Are Development Ratios for ISD Efforts Meaningful?

You know the claims of 40:1 or 20:1 or 400:1? Is there meaning?

I don’t think so.

Just last week a Internet-Friend in India asked me: “What’s the basis of your development ratios for instructor-led content?”

Short answer: Detailed Project Plans…I used detailed project plans of tasks covering both customer and supplier roles, organized in 6 phases – and then, as necessary, make a phase-by-phase “adjustment for perceptions of ease or difficulty” regarding any insights we collectively have into the politics, accessibility of resources, client/stakeholder attitudes, etc. Then I could add up all the hours and develop a “ratio” of the total hours of everyone compared to the hours of content produced.

Medium Answer: But if I needed to quote a figure off the top of my head, to give them a budgetary figure…it’d be $40k per day for a full effort…including up-front project planning and kick-off, analysis, design, development/acquisition, pilot-testing and then revision & release.

Back in the 1990s we used a $40,000/day for 3-day programs as our “standard-educated-guesstimate” – for mostly skill-level, group-paced content with fairly sophisticated “simulation exercises” to be built – and adjusted from there.

That was the “off-the-top-of-my-head-response” to any client’s questions of “what is this going to cost me?” 1 day might be $50k. 5 days might be $180k. Those are “ballpark numbers” that I felt comfortable with. Those are always full blown ISD efforts, 6 phases including Pilot-Testing.

And I’d done enough less-than-full-blown ISD efforts on low hanging fruit for a lot less. And a couple of less-than-full-blown ISD efforts on high hanging fruit that (unfortunately, but predictably) led to Rework City.

Using a common/standard process approach…ISD is a process in my world…a “lean” process…makes it easy to ball park most of the 6 Phases in my PACT Processes for Modular Curriculum Development. All except Phase 4- Development/Acquisition.

Long Answer: The problem I have always had with development ratios is that no two groups seem to “count time” in the same way nor for the same set of roles/resources.

I had clients in the 1980s who claimed small ratios – “proving” how fast/efficient they were in comparison with other published ratios (40:1) – but they only counted their staff time and not the SMEs, learners in Pilot-Test sessions, etc. And they didn’t count project planning (because they did so little of it, etc.).

Some didn’t count analysis or design time – just development time. So Development Ratios have always been pretty meaningless to me. And it’s an average anyway…and you’d be darn lucky to hit those numbers exactly two projects in a row. The interesting question is the deviation around the norm.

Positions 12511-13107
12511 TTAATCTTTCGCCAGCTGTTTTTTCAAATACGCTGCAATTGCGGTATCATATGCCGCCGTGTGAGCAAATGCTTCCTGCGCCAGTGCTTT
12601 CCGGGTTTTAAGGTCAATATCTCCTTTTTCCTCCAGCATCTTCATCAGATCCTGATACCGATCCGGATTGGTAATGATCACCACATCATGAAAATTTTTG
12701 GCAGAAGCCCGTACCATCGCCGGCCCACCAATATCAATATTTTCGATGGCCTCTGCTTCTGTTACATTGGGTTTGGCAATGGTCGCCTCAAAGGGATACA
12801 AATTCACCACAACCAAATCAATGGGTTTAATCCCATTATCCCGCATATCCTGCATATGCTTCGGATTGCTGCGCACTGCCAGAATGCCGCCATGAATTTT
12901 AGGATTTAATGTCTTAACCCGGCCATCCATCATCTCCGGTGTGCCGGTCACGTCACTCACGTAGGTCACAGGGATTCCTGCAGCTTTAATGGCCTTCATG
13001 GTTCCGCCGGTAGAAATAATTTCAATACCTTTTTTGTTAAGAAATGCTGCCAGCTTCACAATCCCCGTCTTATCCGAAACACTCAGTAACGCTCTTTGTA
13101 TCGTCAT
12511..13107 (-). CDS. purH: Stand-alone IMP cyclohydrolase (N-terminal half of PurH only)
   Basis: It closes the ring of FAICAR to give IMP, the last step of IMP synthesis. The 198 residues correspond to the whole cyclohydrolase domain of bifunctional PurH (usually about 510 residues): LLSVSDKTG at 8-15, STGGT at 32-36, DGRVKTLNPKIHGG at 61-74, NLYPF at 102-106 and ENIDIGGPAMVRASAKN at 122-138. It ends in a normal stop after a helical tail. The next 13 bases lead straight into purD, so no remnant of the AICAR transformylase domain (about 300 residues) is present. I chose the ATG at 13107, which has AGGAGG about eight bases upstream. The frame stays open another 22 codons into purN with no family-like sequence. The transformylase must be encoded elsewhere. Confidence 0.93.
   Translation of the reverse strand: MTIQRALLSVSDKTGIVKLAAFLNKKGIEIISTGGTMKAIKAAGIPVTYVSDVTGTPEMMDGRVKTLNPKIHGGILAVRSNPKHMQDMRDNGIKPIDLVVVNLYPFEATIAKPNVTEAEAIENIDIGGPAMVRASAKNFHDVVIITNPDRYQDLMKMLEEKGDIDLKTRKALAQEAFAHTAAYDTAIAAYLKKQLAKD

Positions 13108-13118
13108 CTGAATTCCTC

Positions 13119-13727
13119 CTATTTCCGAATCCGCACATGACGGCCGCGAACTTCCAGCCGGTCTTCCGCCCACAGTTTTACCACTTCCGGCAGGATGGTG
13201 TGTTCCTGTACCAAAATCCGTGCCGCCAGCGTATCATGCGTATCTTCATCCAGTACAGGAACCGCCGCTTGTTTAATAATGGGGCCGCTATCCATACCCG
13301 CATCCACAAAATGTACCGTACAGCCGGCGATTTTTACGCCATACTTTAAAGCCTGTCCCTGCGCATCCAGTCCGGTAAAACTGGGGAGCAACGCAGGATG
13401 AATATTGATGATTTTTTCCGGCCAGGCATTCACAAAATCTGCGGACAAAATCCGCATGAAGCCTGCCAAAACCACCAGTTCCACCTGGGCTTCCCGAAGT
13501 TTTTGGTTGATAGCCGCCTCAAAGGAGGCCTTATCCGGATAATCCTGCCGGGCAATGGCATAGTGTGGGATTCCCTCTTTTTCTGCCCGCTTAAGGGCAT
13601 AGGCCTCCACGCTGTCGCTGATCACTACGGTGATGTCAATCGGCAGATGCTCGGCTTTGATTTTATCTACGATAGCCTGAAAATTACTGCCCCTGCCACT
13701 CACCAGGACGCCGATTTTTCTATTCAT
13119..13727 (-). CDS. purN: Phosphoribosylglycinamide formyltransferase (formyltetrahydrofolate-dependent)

As an equity-owner/partner in 2 consulting firms I had to plan and predict “all of the time” that would be consumed by myself and my staff to either determine a fixed fee amount where I would cover my costs and make a profit (without gouging) – or – bid it “time and expense” and be sure I was going to be very close to the upfront estimates when the dust settled at the end of the project and the final invoice went out to the clients whose expectations I had set!

And not only did we estimate and then accumulate/count all of our staff time as we progressed, I estimated the time for the client and their teams so that I could share that in the Kick-Off meeting with my Project Steering Team, so that they could make the business decision to do one of 4 things in the Gate Review Meeting concluding Phase 1- Project Planning and Kick-Off:

  1. STOP THE EFFORT AS IT MADE NO BUSINESS SENSE
  2. DEFER THE EFFORT UNTIL IT WAS MORE TIMELY
  3. CHANGE THE PLAN TO BE MORE APPROPRIATE
  4. BLESS THE PROJECT AND COMMIT THE RESOURCES

Again, I do detail planning by phases. See a prior Blog of mine on Detailed Project Planning: especially the last section of the plan…the “Task/Time charts.” See the second graphic above. See that there are columns for both the supplier’s time and the customer’s time.

It’s only fair that you count EVERY MINUTE that is spent on the effort, compared to doing nothing at all.

Check out this next graphic of a planning template we would use after the detailed planning efforts to discuss adjustments to the standard hours/days we used for standard efforts. Not all efforts were standard.